Contributor: Anahita Wassan
I like everything planned. I feel secure in knowing that I have a game plan to deal with a situation, so obviously when I got pregnant I started planning. From my baby’s nursery to my birth plan to my feeding him for atleast a year …I had everything planned. And then it happened!
That’s when I realised you can NOT plan anything around a baby. While I was doing my Lamaze and kegels hoping for a normal delivery, Yuuvansh decided he dint want to wait any longer and came a month before his due date!
They called him a late pre term as he was born at 36 weeks. And me in my half zoned anaesthesia state, was at a lost! My baby was in the NICU and my husband not in the country (that’s a story for some other time), feeding was not a thought that occurred to me at that moment. After a few hours when I came around to being myself ( I was under General Anaesthesia, hence a little woozy) I asked when I could see my son and most importantly when do I feed him. That’s when they told me that the nurses had already fed him formula as he was born early and my milk hadn’t come in. There went all my #breastfeeding goals. I was disappointed but looked at the larger picture that my child was fed which was of the utmost important!
Two days later my son was in my arms (out of the nicu ) and latching on like a pro! But this was the easy part. He was very underweight and my doctor advised me to feed him every 1.5 hours! I adhered to it, but that’s when the postpartum depression came in as well. I was stuck to my room, waking my child by applying wet wipes on his face just so he could feed. Those three months were the most difficult months of my life! I ended up pumping so that my Mil could help me feed him. Yet I was stuck in a room, with a wailing baby, who was hungry and tired all the time. I also started pumping and freezing because Yuuvansh would hardly drink before he could fall asleep and I would have excess milk.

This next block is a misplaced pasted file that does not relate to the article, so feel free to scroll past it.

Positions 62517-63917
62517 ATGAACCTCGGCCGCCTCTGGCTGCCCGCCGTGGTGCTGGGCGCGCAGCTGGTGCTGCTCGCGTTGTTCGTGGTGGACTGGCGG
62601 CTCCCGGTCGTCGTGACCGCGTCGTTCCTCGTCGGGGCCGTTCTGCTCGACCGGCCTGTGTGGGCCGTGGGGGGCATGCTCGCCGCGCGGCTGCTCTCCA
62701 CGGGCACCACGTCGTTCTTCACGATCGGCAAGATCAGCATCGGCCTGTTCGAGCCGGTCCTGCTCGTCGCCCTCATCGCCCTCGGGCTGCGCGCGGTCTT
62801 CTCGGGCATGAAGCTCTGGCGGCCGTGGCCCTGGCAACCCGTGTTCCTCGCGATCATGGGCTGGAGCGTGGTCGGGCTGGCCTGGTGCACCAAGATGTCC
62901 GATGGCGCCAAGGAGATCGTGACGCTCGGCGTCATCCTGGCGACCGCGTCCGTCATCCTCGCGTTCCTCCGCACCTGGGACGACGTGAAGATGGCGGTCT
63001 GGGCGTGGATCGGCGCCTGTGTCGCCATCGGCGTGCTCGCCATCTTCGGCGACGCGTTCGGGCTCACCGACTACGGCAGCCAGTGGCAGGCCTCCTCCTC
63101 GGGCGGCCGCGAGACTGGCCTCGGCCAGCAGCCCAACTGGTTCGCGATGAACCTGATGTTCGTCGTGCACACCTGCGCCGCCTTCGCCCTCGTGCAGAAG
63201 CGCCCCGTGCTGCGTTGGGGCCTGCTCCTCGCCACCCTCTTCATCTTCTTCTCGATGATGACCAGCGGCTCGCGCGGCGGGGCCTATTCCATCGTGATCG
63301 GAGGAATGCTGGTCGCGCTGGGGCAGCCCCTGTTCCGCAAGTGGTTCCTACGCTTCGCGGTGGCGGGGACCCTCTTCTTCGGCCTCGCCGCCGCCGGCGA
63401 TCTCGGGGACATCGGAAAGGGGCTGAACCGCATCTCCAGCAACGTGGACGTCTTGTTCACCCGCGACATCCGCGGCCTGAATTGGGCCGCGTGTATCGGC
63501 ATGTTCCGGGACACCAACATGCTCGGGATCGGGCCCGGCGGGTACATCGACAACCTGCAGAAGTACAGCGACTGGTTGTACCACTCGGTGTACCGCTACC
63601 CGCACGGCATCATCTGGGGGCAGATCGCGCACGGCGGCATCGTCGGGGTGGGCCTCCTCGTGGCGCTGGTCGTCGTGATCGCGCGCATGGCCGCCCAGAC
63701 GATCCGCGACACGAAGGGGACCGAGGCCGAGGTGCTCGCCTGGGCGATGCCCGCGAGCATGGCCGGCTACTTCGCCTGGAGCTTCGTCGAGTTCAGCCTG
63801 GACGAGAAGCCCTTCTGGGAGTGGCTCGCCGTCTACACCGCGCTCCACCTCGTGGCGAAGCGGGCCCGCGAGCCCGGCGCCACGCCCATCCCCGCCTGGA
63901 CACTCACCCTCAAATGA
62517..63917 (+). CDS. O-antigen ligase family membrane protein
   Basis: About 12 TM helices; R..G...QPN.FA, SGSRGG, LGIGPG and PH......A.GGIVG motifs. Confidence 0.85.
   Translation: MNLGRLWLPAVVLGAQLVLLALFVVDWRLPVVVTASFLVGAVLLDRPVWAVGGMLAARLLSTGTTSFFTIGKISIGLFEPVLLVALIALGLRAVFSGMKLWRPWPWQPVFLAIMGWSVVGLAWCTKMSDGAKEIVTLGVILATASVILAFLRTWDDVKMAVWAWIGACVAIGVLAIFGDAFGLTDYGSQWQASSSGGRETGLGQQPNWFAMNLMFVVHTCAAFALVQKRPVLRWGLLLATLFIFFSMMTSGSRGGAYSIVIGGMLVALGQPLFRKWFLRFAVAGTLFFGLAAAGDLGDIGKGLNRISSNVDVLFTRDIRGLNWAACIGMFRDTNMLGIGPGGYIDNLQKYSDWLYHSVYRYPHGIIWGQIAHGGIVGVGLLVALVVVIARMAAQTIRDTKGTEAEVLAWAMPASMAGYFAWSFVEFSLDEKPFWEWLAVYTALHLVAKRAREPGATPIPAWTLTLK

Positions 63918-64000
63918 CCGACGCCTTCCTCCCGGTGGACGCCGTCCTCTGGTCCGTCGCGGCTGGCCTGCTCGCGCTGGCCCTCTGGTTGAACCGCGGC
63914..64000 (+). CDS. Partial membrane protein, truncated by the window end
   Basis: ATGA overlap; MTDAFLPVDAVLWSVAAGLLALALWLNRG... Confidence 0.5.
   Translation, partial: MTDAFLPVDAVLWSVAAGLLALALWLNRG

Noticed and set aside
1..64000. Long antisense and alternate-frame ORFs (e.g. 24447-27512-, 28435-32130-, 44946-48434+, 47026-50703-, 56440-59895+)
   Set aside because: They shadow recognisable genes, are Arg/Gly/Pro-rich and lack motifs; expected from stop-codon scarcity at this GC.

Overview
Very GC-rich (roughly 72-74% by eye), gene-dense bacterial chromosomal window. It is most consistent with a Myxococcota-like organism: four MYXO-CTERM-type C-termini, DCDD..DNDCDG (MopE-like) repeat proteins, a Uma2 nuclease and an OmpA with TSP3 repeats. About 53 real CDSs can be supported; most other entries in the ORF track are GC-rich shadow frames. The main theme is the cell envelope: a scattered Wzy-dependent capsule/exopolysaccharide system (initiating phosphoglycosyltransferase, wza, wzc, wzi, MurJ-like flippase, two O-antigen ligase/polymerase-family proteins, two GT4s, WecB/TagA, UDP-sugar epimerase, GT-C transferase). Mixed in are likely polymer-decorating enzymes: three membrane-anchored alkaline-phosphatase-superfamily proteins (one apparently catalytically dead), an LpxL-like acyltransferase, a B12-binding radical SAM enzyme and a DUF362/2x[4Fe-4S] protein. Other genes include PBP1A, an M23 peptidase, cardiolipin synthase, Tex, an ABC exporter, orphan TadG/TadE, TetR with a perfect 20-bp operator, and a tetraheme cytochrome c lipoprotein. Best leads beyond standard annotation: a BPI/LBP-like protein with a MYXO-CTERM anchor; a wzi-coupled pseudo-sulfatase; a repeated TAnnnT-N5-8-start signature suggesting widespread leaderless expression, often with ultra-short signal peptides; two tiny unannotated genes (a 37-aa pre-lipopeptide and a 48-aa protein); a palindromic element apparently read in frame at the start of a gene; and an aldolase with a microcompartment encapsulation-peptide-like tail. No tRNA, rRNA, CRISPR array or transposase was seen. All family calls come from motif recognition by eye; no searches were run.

At our three months checkup, my doctor told me I should introduce him to formula as he was still under weight and would get tired while breastfeeding hence stopped even if his hunger wasn’t met ( such a lazy child!). And hence started formula… even though I hated the idea of formula, it was such a boon. We were both much happier. Yuuvansh would sleep much longer because he would get formula twice a day, and the rest of the time he would breastfeed for much longer because he now had the energy to latch and stay there till he had a full tummy.
At 6 months, my baby had a complete makeover. From a tiny underweight baby, he went to a healthy happy baby. We started with solids at 6 months …one meal at a time, formula twice and breastfeeding (pumped or direct ) on demand. Once he started with all his three meals at about 7.5 months , I cut down his formula to once and was still breastfeeding him 3-4 times through the night and on demand during the day. We were well settled in this routine. I also took a trip with my husband during this time. I had enough milked pumped and stored and Yuuvansh was a happy baby for 5 days with his grandparents and his parents came back rejuvenated!
At the 9th month mark, Yuuvansh refused to latch. He now had enough energy to push himself away and no matter how much I forced him, he would just not latch. He at 9 months decided food was a much better option and completely refused milk. He would still take his formula twice. Hence my breastfeeding journey came to an end, not when I wanted it but when my baby wanted it.
I have heard weaning stories and how Mother’s struggle with it, but in my case it was thankfully easy and overnight. My child was not Ebf, and though there are definitely advantages of ebf, in our case I felt we were both happy with the routine we formed. At 2, my child is healthy, hyper, naughty with a decent immunity just like any child his age!
Would I EBF my second child, as and when I have one? I would definitely try to, but I would also not hesitate to give formula if I feel my child needed it. A happy mother is a good mother and a well fed child is a happier child.